Kate Douglas Smith Wiggin was born in Philadelphia, the daughter of lawyer Robert N. Smith, and of Welsh descent.Kate herself experienced a happy childhood, even though it was coloured by the American Civil War and her father's death. Kate and her sister Nora were still quite young when their widowed mother moved her little family from Philadelphia to Portland, Maine, then, three years later, upon her remarriage, to the little village of Hollis. There Kate matured in rural surroundings, with her sister and her new baby brother, Philip.
From a literary point of view her childhood was most distinctive for her encounter with the novelist Charles Dickens. Her mother and another relative had gone to hear Dickens read in Portland, but Wiggin, aged 11, was thought to be too young to warrant an expensive ticket. The following day, however, she found herself on the same train as Dickens and engaged him in a lively conversation for the course of the journey, an experience which she later detailed in a short memoir, A Child's Journey with Dickens (1912).
Her education was spotty, consisting of a short stint at a "dame school", some home schooling under the "capable, slightly impatient, somewhat sporadic" instruction of Albion Bradbury (her stepfather), a brief spell at the district school, a year as a boarder at the Gorham Female Seminary, a winter term at Morison Academy in Baltimore, Maryland, and a few months' stay at Abbot Academy in Andover, Massachusetts, where she graduated with the class of 1873. Although rather casual, this was more education than most women received at the time.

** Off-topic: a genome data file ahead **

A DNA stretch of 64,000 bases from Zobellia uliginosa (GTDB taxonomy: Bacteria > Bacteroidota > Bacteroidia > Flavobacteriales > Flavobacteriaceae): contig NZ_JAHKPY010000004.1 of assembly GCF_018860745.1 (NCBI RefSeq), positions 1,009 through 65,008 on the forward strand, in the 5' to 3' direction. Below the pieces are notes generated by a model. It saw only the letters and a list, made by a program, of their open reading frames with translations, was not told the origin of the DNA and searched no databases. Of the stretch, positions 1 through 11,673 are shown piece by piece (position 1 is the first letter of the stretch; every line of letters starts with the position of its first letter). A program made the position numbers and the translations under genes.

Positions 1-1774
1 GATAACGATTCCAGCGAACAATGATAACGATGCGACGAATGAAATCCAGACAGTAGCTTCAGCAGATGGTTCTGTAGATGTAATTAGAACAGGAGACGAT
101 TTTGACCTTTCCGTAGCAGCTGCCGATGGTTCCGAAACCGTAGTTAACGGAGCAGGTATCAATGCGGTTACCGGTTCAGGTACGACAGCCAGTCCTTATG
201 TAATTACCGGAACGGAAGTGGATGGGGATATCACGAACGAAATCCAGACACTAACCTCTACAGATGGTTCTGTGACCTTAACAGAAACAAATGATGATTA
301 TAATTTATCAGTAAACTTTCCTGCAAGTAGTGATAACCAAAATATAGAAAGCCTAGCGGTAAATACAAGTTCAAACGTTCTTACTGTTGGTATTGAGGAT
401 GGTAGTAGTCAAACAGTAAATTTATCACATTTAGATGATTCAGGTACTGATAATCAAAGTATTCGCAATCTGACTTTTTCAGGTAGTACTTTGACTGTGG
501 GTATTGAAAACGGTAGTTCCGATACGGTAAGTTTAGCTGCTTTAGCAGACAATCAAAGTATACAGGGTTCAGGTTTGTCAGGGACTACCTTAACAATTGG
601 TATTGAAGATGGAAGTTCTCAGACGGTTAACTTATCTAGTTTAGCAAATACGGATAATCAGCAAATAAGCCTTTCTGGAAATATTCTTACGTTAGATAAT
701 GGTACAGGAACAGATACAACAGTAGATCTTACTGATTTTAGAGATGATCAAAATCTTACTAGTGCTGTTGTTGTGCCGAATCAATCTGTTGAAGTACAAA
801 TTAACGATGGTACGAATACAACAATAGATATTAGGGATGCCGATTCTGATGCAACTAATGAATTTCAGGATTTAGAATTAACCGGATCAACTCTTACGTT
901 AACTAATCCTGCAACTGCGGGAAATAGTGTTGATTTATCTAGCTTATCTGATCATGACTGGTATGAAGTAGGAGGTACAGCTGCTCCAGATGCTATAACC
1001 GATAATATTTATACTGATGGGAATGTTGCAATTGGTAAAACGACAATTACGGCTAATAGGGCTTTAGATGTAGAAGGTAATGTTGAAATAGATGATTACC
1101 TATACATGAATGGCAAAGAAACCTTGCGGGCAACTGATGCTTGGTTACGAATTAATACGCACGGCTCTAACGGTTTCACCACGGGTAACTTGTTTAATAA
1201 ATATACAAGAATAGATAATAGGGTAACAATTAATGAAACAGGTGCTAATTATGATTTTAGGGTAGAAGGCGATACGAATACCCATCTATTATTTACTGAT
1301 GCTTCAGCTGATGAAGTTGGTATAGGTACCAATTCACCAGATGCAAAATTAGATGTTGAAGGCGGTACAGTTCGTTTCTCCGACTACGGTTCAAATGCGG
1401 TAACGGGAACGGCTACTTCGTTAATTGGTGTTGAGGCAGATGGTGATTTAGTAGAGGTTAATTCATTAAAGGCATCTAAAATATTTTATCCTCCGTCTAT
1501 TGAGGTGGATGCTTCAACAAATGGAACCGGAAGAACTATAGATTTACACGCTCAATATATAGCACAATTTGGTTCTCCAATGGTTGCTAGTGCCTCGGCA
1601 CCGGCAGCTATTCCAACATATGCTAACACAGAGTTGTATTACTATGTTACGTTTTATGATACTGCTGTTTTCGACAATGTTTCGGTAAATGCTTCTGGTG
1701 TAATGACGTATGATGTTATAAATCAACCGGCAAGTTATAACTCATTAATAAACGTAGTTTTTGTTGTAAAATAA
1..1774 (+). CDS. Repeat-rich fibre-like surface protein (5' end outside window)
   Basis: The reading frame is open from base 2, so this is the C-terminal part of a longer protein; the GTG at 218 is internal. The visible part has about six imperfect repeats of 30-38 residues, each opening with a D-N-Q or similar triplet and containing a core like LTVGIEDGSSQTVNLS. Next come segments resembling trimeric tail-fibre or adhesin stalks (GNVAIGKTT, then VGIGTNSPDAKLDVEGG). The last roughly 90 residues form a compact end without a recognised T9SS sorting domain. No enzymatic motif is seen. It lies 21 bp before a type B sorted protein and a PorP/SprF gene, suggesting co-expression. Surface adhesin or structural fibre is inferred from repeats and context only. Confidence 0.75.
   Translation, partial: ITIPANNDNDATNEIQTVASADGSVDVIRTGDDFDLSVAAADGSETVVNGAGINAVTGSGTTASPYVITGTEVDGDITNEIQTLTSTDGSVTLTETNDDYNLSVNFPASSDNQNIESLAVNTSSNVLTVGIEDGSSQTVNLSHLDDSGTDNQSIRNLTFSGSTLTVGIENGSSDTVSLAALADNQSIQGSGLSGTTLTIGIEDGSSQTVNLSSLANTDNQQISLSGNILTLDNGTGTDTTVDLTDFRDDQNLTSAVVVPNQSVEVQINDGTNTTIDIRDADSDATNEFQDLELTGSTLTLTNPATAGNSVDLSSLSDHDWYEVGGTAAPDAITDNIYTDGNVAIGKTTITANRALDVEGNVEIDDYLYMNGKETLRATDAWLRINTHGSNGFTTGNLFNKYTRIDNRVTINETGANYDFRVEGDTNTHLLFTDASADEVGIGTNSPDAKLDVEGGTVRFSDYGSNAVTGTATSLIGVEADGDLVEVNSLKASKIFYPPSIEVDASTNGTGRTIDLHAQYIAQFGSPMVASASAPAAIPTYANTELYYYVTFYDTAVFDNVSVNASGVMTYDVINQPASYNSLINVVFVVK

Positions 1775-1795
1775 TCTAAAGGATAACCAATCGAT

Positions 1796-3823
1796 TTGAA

In 1873, hoping to ease Albion Bradbury's lung disease, Kate's family moved to Santa Barbara, California, where Kate's stepfather died three years later. A kindergarten training class was opening in Los Angeles under Emma Marwedel (1818-1893), and Kate enrolled. After graduation, in 1878, she headed the first free kindergarten in California, on Silver Street in the slums of San Francisco. The children were "street Arabs of the wildest type", but Kate had a loving personality and dramatic flair. By 1880 she was forming a teacher-training school in conjunction with the Silver Street kindergarten.
In 1881, Kate married (Samuel) Bradley Wiggin, a San Francisco lawyer According to the customs of the time, she was required to resign her teaching job Still devoted to her school, she began to raise money for it through writing, first The Story of Patsy (1883), then The Birds' Christmas Carol (1887). Both privately printed books were issued commercially by Houghton Mifflin in 1889, with enormous success....